Keep fresh basil (Ocimum basilicum) as close as your garden bed or potted herb garden. This low-maintenance annual herb grows during the sunny summer months, sending up a dense mound of aromatic leaves. Pruning doesn't just encourage healthy growth, it also allows you to harvest regularly while maintaining the flavor quality and basil's pleasant shape. You only need your fingers and small scissors to keep your basil trim and productive.
Just a Pinch
A timely pinch helps young basil develop a bushier, leafier growth habit. The plant will look better and produce more. Pinch out the central stem when the basil is about 6 inches tall and has developed three to five strong leaf sets. Grasp the stem between your fingers, just above the second set of leaves from the tip, and break off the top of the stem. Basil will branch out from this pinch point. You can use the removed young leaves in the kitchen.
Flowers aren't the goal when growing basil. Once the plant begins to produce buds, the leaves begin to lose their aromatic flavor. Basil plants also begin to decline and die after flowering and setting seeds. Monitor the tops of the stems throughout the growing season for the first signs of a flower bud. Pinch back the stems to the second or third leaf set from the tip to remove buds and to force new growth. Once basil sets buds, it won't stop, so you must check the plant a couple of times a week to stay on top of the pinching.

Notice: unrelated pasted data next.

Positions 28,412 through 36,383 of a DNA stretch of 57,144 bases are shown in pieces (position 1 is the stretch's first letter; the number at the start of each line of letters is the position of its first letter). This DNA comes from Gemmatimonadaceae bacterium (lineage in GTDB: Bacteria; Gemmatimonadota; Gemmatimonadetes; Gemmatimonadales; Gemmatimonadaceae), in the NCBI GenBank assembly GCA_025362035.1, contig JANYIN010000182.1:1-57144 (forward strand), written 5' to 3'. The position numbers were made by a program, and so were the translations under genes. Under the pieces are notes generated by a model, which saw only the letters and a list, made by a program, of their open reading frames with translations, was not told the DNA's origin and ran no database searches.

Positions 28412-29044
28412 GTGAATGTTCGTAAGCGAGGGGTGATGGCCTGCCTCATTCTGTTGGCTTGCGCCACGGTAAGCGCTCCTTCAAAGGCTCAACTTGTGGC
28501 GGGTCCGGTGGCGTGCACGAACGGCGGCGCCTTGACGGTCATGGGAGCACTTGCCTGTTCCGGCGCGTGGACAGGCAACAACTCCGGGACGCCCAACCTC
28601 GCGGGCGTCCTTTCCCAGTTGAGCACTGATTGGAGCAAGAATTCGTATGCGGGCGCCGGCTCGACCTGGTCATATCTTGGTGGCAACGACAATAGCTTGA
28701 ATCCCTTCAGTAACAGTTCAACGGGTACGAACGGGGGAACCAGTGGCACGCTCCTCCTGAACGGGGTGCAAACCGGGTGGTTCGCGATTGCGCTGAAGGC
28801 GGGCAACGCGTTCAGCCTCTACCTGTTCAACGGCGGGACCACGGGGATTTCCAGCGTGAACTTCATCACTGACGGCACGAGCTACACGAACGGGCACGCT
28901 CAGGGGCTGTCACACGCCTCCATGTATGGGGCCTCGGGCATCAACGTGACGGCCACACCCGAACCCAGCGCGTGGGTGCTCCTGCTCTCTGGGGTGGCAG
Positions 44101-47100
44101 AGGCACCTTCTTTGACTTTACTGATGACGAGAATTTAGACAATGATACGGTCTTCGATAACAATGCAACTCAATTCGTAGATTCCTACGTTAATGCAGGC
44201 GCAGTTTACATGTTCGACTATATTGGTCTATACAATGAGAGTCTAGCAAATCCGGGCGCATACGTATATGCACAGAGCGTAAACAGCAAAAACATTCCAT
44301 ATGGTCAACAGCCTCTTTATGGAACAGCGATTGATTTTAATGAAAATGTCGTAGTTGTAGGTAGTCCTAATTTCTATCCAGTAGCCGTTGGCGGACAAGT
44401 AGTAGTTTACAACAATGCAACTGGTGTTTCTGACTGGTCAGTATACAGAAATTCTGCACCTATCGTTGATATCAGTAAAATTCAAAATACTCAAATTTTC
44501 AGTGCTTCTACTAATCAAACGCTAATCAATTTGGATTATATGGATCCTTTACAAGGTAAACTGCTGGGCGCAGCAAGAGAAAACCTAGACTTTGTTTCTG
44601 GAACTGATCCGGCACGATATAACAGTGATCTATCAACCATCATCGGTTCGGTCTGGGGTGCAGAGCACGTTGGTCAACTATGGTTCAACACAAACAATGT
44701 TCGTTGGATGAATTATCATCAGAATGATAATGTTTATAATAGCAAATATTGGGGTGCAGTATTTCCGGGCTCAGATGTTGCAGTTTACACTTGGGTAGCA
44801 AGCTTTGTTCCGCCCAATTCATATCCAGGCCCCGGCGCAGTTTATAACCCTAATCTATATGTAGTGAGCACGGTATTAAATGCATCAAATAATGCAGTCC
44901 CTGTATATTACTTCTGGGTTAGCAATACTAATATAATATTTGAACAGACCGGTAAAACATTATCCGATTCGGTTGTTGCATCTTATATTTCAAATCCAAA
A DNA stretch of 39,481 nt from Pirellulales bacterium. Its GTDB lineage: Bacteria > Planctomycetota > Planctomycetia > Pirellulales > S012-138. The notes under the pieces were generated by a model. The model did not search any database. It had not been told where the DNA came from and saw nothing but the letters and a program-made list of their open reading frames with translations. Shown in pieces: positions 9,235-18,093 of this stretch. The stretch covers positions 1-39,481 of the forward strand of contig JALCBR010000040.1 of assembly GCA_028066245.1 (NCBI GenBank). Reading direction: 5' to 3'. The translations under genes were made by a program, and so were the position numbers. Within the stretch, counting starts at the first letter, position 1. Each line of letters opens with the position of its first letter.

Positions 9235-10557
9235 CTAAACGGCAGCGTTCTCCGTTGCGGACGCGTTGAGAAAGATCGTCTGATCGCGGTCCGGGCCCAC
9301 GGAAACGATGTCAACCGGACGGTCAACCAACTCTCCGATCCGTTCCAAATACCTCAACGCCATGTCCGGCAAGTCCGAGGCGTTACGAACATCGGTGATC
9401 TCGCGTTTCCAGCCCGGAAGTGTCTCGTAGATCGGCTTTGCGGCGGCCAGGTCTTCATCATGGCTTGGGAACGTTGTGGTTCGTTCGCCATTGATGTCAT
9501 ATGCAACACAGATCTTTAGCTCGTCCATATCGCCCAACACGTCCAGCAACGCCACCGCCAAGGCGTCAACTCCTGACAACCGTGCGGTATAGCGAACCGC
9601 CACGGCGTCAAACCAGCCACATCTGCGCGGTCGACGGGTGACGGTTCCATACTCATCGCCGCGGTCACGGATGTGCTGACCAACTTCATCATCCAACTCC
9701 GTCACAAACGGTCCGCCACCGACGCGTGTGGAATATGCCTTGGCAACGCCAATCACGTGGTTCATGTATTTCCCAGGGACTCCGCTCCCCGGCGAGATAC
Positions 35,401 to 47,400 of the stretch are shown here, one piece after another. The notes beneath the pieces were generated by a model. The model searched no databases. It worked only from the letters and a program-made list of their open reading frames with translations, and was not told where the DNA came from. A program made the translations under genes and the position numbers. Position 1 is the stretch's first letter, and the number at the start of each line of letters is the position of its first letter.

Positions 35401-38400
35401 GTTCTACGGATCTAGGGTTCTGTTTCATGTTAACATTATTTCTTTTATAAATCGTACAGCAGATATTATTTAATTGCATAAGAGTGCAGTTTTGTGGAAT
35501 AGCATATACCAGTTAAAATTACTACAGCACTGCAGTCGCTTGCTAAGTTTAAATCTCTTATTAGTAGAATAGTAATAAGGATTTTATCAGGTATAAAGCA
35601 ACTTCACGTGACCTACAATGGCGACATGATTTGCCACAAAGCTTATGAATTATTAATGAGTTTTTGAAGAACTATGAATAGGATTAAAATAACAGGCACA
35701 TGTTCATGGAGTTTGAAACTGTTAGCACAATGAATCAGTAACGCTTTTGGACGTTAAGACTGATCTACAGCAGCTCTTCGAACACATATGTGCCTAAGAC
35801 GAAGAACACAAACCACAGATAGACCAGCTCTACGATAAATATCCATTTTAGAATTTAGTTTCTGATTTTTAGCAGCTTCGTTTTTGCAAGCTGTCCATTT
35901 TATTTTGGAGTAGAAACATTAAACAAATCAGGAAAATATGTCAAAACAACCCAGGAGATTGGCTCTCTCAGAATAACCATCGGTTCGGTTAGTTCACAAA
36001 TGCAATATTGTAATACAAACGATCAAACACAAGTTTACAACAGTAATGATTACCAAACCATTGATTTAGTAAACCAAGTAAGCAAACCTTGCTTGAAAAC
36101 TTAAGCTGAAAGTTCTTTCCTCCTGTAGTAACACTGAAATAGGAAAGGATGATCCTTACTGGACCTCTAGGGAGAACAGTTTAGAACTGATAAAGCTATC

A Bit Off the Top
If you need a large amount of basil at once, or if you preserve it by drying or freezing, shear back the entire plant instead of pinching. Wipe down a small pair of shears or kitchen scissors with a cloth soaked in rubbing alcohol to disinfect them, and then cut back the plant to about one-half its height. Making the cut just above a leaf set encourages further branching and full, new growth. You can cut back basil whenever it is more than 6 inches tall and it will continue to put on new growth until it flowers or declines naturally at the end of summer.
Keep in Shape
You don't have to prune back the entire plant if you only need a little basil. Pinch or cut off individual leaf stems as needed for an ongoing fresh supply of basil, making the cut within 1/4 inch of the leaf below. If your plant isn't about to flower, you can continue to cut back a little here and a little there, as needed. Trim from a different stem or side each time so the basil keeps its even, mounded shape. If the plant begins to look weak or scraggly, cut back the entire plant to the lowest set of leaves to force a new flush of growth.